5 Written questions
5 Matching questions
- Synoptic Gospels
- Paul of Tarsus
- a developed in Roman Catholicism as a way of enabling Christians to gain forgiveness for their sins. Required knowledge of sins, repentance, and the confession of every individual sin as well as the acceptance of a penance designed to bring forgiveness for it.
- b booths" initiates an 8-day festival period culminating in Shemini Atzertet (the Eight Day of Assembly) and Simhat Torah (rejoicing in the Torah). It is a pilgrimage festival celebrating experience of Israelite wandering.
- c refers to the three Gospels Matthew, Mark, and Luke that share several common features and differ from the Gospel of John.
- d had a transforming life experience and turned from persecutor to the most prominent theologian of the Jesus movement addressing gentiles (non-Jews). Author of several letters in the NT, with additional letters ascribed to him.
- e from monos (alone) was a central feature of the medieval church. Refers to both hermits and communal living of men and women who usually make oaths of poverty, celibacy, and obedience.
5 Multiple choice questions
- Christianity: As a sacrament this refers to the receiving of the gift of the Spirit. Among the Orthodox it usually occurs at the same time as baptism; in Roman Catholicism it takes place when a child reaches what is considered "the age of reason." Judaism: A rite of passage at about age 16, after Bar/Bat Mitzvah, mostly in Reform Judaism.
- (Seventy, often abbreviated with LXX) is a Greek translation of the Bible, used by Jews and later also Christians for centuries. Since some copies of the Septuagint are older than the Hebrew texts, these texts often preserve early readings of the Biblical text.
- (1962-1965) was called out to renew the Catholic Church. It established many new standards in practice and theology, noticeably a return to the medieval liturgy, the use of the vernacular in worship, as well as the relationship between Catholics and non-Christians.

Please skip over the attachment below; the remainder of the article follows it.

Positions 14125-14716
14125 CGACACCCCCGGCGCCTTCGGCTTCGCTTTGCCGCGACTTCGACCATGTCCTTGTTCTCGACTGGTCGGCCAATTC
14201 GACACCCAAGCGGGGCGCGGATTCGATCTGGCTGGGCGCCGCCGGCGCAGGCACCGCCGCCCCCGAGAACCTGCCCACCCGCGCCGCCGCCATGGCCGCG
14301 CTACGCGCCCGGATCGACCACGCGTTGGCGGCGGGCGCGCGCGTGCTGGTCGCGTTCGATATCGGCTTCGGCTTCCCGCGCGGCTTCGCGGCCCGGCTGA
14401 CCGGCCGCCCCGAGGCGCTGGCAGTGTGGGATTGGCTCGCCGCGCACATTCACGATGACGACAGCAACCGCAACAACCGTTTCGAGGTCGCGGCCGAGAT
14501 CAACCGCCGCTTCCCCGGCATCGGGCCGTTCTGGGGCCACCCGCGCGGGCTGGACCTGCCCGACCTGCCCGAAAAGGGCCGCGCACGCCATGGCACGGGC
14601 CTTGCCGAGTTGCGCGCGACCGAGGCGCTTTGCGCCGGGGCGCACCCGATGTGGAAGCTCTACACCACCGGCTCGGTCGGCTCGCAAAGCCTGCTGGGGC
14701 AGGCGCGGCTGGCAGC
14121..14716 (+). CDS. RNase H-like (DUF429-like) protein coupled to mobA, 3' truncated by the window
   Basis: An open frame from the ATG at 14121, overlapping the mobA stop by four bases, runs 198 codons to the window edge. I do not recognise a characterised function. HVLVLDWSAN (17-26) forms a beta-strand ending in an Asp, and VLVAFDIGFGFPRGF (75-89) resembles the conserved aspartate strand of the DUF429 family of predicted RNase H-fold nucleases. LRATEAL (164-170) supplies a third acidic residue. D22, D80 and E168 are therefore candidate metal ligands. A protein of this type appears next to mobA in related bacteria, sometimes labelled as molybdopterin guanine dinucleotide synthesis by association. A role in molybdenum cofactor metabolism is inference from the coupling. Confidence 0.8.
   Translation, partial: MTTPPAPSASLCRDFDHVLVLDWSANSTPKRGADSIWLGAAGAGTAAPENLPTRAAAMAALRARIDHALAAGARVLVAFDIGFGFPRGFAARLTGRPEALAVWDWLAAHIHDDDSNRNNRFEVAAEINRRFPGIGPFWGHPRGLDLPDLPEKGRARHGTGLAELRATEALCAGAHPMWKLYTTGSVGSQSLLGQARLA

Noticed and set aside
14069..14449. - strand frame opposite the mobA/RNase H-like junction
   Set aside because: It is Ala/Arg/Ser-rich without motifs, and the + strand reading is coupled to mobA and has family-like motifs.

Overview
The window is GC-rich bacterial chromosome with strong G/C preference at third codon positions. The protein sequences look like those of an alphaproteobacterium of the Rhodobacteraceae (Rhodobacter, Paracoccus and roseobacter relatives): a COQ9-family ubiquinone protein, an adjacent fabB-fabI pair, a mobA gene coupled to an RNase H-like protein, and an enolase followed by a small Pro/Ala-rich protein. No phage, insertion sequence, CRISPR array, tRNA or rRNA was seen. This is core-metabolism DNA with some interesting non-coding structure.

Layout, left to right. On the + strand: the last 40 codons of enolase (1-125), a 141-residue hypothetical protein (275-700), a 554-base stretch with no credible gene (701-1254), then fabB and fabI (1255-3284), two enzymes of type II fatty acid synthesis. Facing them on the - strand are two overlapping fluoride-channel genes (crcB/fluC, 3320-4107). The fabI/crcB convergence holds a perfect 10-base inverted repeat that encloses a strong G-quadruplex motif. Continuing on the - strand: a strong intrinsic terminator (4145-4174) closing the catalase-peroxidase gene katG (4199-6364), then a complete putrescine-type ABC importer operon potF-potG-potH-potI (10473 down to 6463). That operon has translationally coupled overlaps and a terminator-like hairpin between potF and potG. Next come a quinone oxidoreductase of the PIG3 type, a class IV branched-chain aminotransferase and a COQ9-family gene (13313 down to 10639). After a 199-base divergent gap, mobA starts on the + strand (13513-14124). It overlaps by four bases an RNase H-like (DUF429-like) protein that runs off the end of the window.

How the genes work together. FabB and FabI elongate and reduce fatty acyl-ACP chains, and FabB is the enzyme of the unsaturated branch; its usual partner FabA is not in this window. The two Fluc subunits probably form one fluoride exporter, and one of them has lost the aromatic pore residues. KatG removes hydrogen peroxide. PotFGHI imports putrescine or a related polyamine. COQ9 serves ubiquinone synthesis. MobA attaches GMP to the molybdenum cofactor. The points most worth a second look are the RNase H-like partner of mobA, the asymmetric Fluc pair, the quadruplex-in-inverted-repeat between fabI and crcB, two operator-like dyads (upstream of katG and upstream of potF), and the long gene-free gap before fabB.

- see Pesach Passover" celebrates the exodus from Egypt. Celebrated with an elaborate ritualized meal, the Seder and by reading a haggada, a home manual recounting the interpretation of this history.
- denotes an idea of purgation, or cleansing, in the afterlife, a kind of in-between period after death in which the soul receive punishment.
5 True/False questions
Counter-Reformation (see council of trent) → (1962-1965) was called out to renew the Catholic Church. It established many new standards in practice and theology, noticeably a return to the medieval liturgy, the use of the vernacular in worship, as well as the relationship between Catholics and non-Christians.
Martin Luther → was a major 16th c. Reformer who pointed out abuses within the church. He came to reject a number of practices (indulgences, pilgrimage, clerical abuses of power, celibacy) and theological issues. He stressed the idea of justification by faith alone.
Gospel of Mary → The oldest surviving Gospel text. This text, preserved only in fragments and not part of the Canon, reflects a Christianity that is similar to that of the NT (traces of John perhaps), reflecting questions discussed there such as womens leadership. Establishes spiritual maturity as a criterion for leadership.
Social Gospel → (Greek: "Good News.") refers to the story and teachings of Jesus. While the early church produced many written Gospels, only 4, Matthew, Mark, Luke, and John became canonized in the New Testament.
Francis of Assisi → was the 12th/13th c. founder of an order of mendicant friars, the Franciscans, that emphasized radical poverty and serving the poor and disenfranchised. Credited with Oh Lord, make me an instrument of Your will and the song to the sun.